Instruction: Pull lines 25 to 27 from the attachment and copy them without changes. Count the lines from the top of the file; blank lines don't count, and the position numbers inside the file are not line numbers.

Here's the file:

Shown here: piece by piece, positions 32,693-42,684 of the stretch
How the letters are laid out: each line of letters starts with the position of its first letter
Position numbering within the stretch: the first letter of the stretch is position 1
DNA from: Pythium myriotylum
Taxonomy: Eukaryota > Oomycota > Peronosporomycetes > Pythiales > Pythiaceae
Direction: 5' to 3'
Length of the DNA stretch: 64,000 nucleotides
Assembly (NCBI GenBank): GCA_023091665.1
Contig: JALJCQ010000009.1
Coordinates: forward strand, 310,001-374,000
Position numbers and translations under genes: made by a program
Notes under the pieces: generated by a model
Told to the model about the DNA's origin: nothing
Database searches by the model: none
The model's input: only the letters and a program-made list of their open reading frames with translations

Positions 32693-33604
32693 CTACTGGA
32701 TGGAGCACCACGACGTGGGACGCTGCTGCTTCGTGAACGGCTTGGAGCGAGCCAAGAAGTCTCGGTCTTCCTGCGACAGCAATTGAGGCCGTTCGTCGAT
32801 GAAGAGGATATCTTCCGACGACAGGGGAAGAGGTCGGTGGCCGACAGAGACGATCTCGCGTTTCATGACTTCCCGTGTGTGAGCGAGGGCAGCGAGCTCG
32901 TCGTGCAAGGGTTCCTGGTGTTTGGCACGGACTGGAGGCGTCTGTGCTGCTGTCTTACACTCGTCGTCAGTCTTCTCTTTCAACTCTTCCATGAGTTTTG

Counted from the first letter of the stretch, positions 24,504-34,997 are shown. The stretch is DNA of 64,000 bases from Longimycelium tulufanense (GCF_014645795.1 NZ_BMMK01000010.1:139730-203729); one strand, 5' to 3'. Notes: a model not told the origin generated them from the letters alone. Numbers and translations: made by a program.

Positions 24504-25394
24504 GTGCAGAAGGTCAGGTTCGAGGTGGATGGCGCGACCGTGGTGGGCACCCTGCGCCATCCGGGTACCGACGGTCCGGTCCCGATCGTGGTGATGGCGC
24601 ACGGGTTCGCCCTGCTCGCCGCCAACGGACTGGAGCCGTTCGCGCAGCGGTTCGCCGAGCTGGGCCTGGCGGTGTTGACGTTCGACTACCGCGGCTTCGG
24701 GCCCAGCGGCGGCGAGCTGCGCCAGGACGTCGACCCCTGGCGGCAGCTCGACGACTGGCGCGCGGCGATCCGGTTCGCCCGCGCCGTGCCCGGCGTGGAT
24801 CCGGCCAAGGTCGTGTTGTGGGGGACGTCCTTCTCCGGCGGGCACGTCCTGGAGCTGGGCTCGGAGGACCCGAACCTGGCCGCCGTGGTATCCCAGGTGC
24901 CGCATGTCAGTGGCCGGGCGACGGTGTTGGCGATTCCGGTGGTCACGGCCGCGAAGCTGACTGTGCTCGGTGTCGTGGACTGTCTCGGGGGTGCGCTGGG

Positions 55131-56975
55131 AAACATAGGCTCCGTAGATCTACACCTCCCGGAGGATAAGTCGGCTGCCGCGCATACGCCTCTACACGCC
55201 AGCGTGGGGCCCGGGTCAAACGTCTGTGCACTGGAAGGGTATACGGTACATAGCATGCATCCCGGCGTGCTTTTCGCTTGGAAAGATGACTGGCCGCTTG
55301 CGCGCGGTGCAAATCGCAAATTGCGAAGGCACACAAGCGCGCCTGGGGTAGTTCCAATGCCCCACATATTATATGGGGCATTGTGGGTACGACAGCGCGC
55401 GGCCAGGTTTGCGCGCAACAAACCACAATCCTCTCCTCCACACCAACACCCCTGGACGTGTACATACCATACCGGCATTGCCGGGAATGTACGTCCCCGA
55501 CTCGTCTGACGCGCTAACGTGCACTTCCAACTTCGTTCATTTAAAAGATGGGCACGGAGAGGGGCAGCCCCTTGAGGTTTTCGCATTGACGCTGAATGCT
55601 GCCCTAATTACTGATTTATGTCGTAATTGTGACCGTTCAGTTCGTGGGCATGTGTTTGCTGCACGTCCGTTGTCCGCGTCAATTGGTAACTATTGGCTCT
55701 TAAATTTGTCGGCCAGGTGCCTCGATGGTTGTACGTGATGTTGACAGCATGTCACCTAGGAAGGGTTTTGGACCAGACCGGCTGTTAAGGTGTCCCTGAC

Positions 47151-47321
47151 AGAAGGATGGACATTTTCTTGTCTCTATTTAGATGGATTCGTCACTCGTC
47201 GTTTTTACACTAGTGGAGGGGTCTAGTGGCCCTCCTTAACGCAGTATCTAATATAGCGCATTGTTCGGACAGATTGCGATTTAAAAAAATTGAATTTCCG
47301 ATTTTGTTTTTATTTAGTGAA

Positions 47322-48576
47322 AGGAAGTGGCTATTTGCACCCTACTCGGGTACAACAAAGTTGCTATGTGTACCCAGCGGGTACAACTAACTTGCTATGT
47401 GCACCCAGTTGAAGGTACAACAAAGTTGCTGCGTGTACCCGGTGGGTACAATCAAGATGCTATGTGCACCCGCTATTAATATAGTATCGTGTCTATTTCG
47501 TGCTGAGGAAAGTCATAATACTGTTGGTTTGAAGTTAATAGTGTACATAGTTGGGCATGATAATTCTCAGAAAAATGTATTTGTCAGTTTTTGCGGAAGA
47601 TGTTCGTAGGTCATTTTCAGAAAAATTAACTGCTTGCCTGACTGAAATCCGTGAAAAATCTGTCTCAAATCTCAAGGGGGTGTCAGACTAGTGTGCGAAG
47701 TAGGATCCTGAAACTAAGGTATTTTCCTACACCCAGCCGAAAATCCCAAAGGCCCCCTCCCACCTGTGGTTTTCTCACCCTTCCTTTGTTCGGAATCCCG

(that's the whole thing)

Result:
24701 GCCCAGCGGCGGCGAGCTGCGCCAGGACGTCGACCCCTGGCGGCAGCTCGACGACTGGCGCGCGGCGATCCGGTTCGCCCGCGCCGTGCCCGGCGTGGAT
24801 CCGGCCAAGGTCGTGTTGTGGGGGACGTCCTTCTCCGGCGGGCACGTCCTGGAGCTGGGCTCGGAGGACCCGAACCTGGCCGCCGTGGTATCCCAGGTGC
24901 CGCATGTCAGTGGCCGGGCGACGGTGTTGGCGATTCCGGTGGTCACGGCCGCGAAGCTGACTGTGCTCGGTGTCGTGGACTGTCTCGGGGGTGCGCTGGG